- Again. How in hell do you measure this? It has certainly increased my participation - and the participation of many people I know. And if the number of requests is "insignificant" relative to the population then STFU about how "onerous" it is. And the fact that most requesters are likely to be "already engaged with government" is not only redundant but also no surprise.

"The survey also revealed a frustration at the way in which "serial or vexatious requesters waste time and money by pushing their request through the internal review process and up to the information commissioner". Some believed that such cases should incur a higher fee at a lower threshold of civil service time."

- They just don't let up do they? Poor them, eh? The review process was in place to serve people who want the information, not those who have to provide it. And of course they generally only become vexatious if you stonewall them in the first place.

"The memorandum also suggests the cost of censoring documents for public consumption is so costly that more documents should simply be deemed to be too expensive to publish."

- What? You folks do have the use of computers, right? And aside from personal contact details, perhaps you should just censor *less* in the first place. It's not as if you have anything to hide. Is it?

"The report also cites evidence that some charities and non-profit service providers are holding back from using FOI requests out of fear that it will antagonise the public authorities they rely on for funding."

- Oh really? Is it ANY surprise at all given all the whining already cited above? I've actually wondered the same thing myself when submitting more than one FOI request to the same entity, despite the fact that I am fully within my rights to do so regardless of all other factors.


"Civil servants also claimed their internal discussions were being hampered by the act, saying "some people were recording less information and … internal communications had become less detailed and informative" than before freedom of information."

- Uh huh. And WHY would you want to avoid taking note of certain details?

"Ministry of Justice statistics show that central government departments currently receive a total of about 2,000-2,500 FOI requests a year,"

- W-what? 2-2.5 thousand? That's it?

"Nearly 700,000 requests had been made to local authorities between 2005 and 2010, with the number now reaching 200,000 a year."

- Ah. That's more like it. Quelle surprise - requesters are more interested in their local government. I suspect part of the reason is that Council Tax provides one of the government's few weakspots for collecting revenue (which is why their powers to claim it are so draconian). People might - just might - think they have legitimate reasons for with-holding payment given the multiple spending clusterfucks that Local government is famous for. This is something Richard North has been heroically chronicling for some time. They also - probably rightly - perceive that their local representatives are potentially more accountable and accessible unlike those in the Westminster bubble (and let's not mention the even more distant Brussells bubble, eh?)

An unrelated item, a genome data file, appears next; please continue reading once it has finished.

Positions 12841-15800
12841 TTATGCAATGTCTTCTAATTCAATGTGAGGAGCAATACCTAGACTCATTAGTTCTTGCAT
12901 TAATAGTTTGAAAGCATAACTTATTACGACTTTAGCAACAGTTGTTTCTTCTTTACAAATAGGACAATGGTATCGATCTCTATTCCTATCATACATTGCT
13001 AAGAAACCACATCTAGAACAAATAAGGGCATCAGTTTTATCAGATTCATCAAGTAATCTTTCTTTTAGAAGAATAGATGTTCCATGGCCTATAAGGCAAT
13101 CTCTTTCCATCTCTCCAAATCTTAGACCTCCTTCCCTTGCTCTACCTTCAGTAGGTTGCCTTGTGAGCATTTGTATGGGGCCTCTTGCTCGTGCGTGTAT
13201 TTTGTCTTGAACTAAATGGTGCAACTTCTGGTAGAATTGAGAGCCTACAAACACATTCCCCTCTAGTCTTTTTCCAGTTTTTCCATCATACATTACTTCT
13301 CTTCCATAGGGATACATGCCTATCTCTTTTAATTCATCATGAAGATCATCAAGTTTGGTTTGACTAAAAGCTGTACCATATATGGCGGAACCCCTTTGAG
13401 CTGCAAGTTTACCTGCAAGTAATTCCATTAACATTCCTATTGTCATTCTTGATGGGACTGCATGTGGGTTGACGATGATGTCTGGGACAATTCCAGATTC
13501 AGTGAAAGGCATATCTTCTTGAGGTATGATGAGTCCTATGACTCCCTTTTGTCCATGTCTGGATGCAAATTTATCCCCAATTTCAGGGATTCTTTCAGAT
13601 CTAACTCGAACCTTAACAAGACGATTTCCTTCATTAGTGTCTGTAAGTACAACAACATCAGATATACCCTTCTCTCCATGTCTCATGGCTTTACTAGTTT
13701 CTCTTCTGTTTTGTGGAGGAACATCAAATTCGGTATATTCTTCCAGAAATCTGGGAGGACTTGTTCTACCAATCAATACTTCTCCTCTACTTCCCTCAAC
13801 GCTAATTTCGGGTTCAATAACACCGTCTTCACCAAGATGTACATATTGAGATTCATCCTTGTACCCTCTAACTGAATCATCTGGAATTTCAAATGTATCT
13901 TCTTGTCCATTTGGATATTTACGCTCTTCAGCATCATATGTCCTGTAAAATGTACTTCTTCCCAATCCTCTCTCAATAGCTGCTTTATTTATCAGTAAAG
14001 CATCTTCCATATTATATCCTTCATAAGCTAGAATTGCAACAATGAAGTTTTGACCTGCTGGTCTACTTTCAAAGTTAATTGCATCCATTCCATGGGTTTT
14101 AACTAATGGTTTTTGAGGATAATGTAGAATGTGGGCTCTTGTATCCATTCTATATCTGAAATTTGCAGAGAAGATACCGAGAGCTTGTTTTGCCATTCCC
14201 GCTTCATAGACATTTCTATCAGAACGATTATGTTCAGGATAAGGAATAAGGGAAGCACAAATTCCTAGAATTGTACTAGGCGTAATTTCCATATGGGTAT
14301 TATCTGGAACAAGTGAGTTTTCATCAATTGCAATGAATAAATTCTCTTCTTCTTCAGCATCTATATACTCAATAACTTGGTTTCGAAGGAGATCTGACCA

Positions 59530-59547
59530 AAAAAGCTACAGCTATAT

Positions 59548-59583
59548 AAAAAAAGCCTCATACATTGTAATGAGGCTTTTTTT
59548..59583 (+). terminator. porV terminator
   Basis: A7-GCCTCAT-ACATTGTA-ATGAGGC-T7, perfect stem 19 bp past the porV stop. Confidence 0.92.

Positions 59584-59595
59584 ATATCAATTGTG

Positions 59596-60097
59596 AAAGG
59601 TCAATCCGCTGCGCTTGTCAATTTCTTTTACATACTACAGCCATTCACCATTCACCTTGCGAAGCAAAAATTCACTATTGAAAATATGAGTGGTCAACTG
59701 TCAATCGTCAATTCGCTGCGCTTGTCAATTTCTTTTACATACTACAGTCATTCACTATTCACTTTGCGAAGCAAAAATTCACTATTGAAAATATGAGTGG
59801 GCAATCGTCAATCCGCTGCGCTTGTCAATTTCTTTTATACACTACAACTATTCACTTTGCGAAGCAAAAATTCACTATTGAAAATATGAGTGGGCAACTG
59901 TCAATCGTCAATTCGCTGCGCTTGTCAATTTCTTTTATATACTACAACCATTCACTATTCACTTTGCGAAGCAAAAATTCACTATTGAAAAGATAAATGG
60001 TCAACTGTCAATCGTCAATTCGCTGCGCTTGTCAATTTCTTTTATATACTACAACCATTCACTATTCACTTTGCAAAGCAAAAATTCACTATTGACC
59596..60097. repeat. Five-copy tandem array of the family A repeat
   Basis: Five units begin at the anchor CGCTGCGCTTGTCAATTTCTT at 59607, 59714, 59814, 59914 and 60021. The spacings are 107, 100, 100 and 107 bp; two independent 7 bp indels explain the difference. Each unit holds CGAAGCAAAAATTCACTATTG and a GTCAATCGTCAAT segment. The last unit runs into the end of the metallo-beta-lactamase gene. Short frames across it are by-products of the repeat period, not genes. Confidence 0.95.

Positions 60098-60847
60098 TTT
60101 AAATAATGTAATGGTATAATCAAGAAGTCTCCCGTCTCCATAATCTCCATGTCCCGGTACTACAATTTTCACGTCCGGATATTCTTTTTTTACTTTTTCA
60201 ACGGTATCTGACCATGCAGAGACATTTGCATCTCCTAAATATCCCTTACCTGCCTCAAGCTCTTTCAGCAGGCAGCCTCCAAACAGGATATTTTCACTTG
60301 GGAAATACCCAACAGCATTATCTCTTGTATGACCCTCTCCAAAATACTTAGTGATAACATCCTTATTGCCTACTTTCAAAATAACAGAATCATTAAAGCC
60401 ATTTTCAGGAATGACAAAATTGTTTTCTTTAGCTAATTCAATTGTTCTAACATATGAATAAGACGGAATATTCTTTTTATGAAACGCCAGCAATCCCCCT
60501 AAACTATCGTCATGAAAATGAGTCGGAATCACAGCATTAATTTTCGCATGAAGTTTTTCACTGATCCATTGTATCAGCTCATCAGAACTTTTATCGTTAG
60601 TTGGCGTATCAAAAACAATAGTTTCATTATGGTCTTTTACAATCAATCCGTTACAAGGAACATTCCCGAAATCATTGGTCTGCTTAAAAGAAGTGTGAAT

After that torrent of Bilge, the top rated comment by davidabsalom at the RearGuardian does at least summarise it best:

"Well they would say that, wouldn't they."










8 comments:

Dick Puddlecote said...

"It was well recognised by most that journalists have started to use other email accounts in requesting information as a way of masking the origin of the request"

Funny they should say that. I've had to do the same as they have started to refuse FOI requests on the grounds that I intend to publish the information.

Heaven forbid!

Dick Puddlecote said...

Forgot to say that it's interesting Tony Blair mentioned in his autobiog that the FOIA was one of his two biggest regrets (the other was the hunting ban!).

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john in cheshire said...

Will us plebs be allowed a say in the future of the FOIA, or has it already been decided by those who want to see it eventually repealed?

Ian R Thorpe said...

It's only a matter of time till they say "Anyone who does not have a degree in politics is not entitled to comment because they can't possibly understand the business of government.

Dan Olner said...

Unrelated: any thoughts on Canada's centralised "protocol" for researchers communicating with the media? Actual, concrete example of government control of scientists' free speech...

"The protocol requires that all interview requests for scientists employed by the government must first be cleared by officials."

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farmland investment said...

A little bit like the poll tax really. Don't abolish FOIA, just make it harder to implement your rights under it.